FTC Disclosure:  Links will take you to an Amazon Affiliate page; No purchase is required, though appreciated to cover postage and shipping costs of challenge prizes.

Review: The Hanoi Hilton, We Were Soldiers Once

The Hanoi Hilton was released in 1987 and depicts the struggles of U.S. and other soldiers in the North Vietnamese Hoa Lo Prison as prisoners of war.  Most of the soldiers were shot down.  The prison was originally used by French colonists as a place to hold political prisoners.  Check out more information on the prison at Wikipedia.  Michael Moriarty stars as Williamson in this movie, which became a cult classic.

Williamson spends a year in solitary confinement before he’s thrown in the “bridal suite” of the prison where he meets other soldiers.  The prisoners communicate through Morse code on the walls and other means to learn one another’s name and devise a plan to prevail without provoking the enemy.  For the most part, they are kept in separate cells.  The movie is an interesting look at the inner struggles of the prisoners, with a mix of young soldiers, former Korean War soldiers, and WWII veterans.

We Were Soldiers Once was released in 2002 and stars Mel Gibson.  The movie was based upon the book of the same name.  Lt. Col. Hal Moore is asked to train men to hop off helicopters and run missions in Vietnam against the NVA.  These young men are wet behind the ears, though some are eager to fight.  The movie is graphic and emotional, but well acted and paced.

Tension builds as the yellow telegrams behind arriving on Moore’s home base and his wife takes the time to inform each of the wives personally, each time hoping that the newest telegram is not hers.  The movie focuses on operation LZ X-Ray, which was the first large unit battle of the conflict.  From the bloody battles to the poor decisions and high levels of tension between the men, the movie packs a big punch.  This is Mel Gibson at his best.

FTC Disclosure:  Links will take you to an Amazon Affiliate page; No purchase is required, though appreciated to cover postage and shipping costs of challenge prizes.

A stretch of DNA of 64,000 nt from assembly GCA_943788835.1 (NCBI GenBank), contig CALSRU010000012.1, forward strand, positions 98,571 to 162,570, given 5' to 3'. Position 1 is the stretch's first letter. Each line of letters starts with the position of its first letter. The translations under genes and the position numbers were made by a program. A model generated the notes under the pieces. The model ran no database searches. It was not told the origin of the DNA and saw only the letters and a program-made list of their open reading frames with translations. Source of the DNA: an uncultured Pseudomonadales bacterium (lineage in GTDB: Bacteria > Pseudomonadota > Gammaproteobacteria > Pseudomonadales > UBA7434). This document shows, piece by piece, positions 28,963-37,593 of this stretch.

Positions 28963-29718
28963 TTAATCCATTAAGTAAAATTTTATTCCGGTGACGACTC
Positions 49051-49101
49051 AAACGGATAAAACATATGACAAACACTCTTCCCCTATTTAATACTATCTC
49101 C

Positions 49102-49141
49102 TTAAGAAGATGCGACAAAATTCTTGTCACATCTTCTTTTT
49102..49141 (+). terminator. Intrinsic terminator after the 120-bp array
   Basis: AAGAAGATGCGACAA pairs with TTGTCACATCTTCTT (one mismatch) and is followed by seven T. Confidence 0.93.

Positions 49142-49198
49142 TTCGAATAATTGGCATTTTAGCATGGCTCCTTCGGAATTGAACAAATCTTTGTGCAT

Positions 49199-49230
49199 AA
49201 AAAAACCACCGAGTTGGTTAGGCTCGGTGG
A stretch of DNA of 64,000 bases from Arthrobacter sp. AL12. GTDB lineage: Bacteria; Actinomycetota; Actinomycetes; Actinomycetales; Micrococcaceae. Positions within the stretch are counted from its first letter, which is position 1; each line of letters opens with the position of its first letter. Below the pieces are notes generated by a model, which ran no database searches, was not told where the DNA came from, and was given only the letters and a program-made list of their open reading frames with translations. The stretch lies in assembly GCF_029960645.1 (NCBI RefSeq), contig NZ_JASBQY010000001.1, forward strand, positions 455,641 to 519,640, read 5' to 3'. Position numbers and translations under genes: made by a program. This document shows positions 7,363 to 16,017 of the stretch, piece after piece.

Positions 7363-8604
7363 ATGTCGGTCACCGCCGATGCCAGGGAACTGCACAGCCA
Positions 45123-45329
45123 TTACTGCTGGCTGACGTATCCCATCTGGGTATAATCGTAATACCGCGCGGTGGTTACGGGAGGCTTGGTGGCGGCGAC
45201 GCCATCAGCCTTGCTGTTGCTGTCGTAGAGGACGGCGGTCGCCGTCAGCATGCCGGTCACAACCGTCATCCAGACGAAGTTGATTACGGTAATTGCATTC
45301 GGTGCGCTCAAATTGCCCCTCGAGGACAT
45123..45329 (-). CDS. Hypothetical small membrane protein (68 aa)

Review: Across the Universe (Movie)

Behind the Scenes With Becky, also known as Becky’s Book Reviews, recently reviewed a movie for the 2010 Vietnam War Reading Challenge.  Lucky for her and the other participants that they can substitute 1-2 movies for 1-2 of five books required.  Check out a snippet:

I can’t promise that you’ll love everything about this one. But Jude and Lucy’s story worked for me.

Check out the full review.

Review: Frost/Nixon directed by Ron Howard

Frost/Nixon directed by Ron Howard is a powerful film about Richard Nixon’s time in the presidential office.  He was the only president to resign, but not the only president to be on the verge of impeachment.

Frank Langella executes a phenomenal portrayal of Richard Nixon from his mannerisms to his sweating under the hot interview lights and that imitation of his voice is haunting.  Michael Sheen’s role as interviewer David Frost, who cracked the facade of Richard Nixon and his lies, is exceptional and powerful.

From the set up of Frost as a TV personality on the verge of greatness as he shifts from performer to journalist, Frost/Nixon is a movie chock full of history about the Vietnam War, the rise of the Khmer Rouge in Cambodia, and the Watergate scandal and subsequent cover-up.

Howard’s movie recreates a moment in media history when journalism was at its peak and still focused on the nuggets of truth and digging down deep to get at that truth.  Objective truth begotten through tough questions and due diligence.

I highly recommend this movie.